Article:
As I listened to John Adams’ El Niño in the half-light of the Royal Festival Hall, I found myself musing that it could be said that Adams is the Stephen King of the classical music world. Both are masters of a simple, sophisticated, but unchallenging technique, putting clarity and storytelling above poetry for much the time. Both have an unerring instinct for communicating ideas to a wide audience. Both were born in New England in 1947. Critics and academics have treated both with some condescension. And with the angelic purity of John Adams’ El Niño still in my ears I looked round to see a nearly full house eagerly lapping up a work composed in 2000 – a rare event indeed. Maybe this comparison was not a put-down, but an acknowledgement that classical music may have more of a future within its tradition of melody, rhythm and harmony, than in the experimentation and pushing the boundaries that characterised the 20th century.

John Adams © Margaretta Mitchell
John Adams
© Margaretta Mitchell

The touching directness and technical brilliance of El Niño did much to raise Adams’ reputation when it was first performed at the Théâtre du Châtelet in Paris in December 2000. This was a work that used dramatic theatrical effects to tell one of the most famous of all the stories, the Nativity, clearly owing a debt to Handel and Bach and the host of oratorio writers that have followed. Without the need for tricky manipulation of quirky material, necessary in many of his operas such as Nixon in China and The Death of Klinghoffer, Adams finds more of a sense of wonder and naturalness in El Niño. As the beautiful music unfolded I felt that for the first time in a vocal work by Adams, his compositional strengths and his subject matter were perfectly in tune.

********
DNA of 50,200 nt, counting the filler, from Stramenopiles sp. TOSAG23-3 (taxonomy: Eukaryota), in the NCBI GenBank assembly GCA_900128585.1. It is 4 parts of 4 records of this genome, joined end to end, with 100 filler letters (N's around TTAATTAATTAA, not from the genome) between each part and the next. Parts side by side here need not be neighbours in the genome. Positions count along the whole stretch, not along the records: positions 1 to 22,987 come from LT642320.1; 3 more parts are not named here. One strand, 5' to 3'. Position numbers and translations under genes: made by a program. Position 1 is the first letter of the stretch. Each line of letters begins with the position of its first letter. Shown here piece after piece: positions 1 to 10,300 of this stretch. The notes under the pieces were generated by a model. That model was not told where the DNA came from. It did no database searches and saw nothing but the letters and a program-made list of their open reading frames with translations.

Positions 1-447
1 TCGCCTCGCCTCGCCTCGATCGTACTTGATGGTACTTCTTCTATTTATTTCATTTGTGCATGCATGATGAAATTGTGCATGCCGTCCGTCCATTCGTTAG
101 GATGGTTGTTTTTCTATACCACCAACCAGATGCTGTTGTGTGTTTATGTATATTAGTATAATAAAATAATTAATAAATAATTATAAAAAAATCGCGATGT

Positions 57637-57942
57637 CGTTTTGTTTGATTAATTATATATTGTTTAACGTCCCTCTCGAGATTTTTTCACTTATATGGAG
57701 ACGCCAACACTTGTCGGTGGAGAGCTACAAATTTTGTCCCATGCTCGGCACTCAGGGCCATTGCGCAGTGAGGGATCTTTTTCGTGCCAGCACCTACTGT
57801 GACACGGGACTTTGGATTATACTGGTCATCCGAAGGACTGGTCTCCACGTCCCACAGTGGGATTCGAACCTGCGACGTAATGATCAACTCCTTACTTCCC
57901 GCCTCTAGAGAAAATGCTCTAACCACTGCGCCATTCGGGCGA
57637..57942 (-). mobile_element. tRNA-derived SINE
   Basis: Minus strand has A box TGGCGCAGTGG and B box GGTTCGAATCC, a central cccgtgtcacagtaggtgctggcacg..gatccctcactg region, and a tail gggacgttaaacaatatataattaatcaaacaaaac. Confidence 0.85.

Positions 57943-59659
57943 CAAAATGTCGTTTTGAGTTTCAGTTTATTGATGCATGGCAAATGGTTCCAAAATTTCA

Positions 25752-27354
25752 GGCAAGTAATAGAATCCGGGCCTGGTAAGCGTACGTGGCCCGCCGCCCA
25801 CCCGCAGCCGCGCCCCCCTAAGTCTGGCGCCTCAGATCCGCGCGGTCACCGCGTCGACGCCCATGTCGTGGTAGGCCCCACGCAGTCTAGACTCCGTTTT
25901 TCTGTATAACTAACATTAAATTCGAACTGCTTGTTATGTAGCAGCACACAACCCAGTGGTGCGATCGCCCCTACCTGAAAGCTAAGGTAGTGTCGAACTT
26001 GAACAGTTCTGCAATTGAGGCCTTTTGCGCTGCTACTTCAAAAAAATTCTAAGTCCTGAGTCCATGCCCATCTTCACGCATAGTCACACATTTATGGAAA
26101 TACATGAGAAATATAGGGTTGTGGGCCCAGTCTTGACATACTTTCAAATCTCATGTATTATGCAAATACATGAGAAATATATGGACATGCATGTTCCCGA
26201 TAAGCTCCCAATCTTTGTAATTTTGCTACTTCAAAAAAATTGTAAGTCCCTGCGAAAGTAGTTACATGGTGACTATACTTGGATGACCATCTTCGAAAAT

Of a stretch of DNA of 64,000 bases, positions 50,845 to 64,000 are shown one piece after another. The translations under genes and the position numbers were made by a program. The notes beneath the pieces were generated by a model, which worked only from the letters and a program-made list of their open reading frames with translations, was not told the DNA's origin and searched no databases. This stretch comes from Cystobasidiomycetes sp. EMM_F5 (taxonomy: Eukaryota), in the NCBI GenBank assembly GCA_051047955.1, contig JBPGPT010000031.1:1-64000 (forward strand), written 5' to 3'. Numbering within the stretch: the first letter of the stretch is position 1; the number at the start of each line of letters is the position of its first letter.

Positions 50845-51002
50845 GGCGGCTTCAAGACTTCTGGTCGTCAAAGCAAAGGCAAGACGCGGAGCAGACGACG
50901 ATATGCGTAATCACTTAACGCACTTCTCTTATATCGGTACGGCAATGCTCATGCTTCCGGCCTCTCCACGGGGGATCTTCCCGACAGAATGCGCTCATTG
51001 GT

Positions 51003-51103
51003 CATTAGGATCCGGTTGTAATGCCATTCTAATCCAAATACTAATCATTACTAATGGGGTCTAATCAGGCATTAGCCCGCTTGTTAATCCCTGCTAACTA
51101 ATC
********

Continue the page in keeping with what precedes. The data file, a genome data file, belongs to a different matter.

And this was a generally a performance that brought out these strengths. The London Philharmonic Orchestra have been on top form recently and the Ravel-like clarity of this score suited their beautifully balanced – not string-dominated – sound, to a tee. Vladamir Jurowski held the forces together with a clear beat and some very apt tempi. The London Philharmonic Choir were also on their toes, responding to tricky rhythmic passages with nimbleness and clarity – demonstrated wonderfully in the thrilling opening chorus “I Sing of a Maiden”.

The vocal soloists were all very effective, but none of them displaced memories of the soloists on the original Kent Nagano recording, crowned by the rapturous tones of Dawn Upshaw. By comparison, Rosemary Joshua seemed a little cautious and earthbound – perhaps due to the fact that she was brought in to replace Kate Royal, who was originally cast. Kelley O’Connor in the mezzo-soprano role had something of her own to say about the part. Her wonderfully resonant and rich voice seemed to find a special rhythmic flexibility and freedom in her wonderful aria “La Annunciación”. Bass Matthew Rose was resonant and commanding and sensitive by turns. Sometimes I would have liked a more theatrical approach to the part and slightly less of the “oratorio”, as in his wonderful aria in the second part, “Dawn Air”.

Underpinning the whole work was the mini-chorus of three countertenors - Daniel Bubeck, Brian Cummings and Steven Rickards in this performance (as at the première). Their plaintive commentary acted as a benevolent guide and they carried the transitions between set pieces. Particularly moving in the exquisite final movement, “A Palm Tree” the trio of singers acquitted themselves beautifully throughout, capturing a innocence of tone that was often very moving.

And the final mention should be given to the two children’s choirs – the Coloma St Cecilia Singers and Trinity Boys Choir – for creating a perfect raptness and simplicity to round off this cherishable work.

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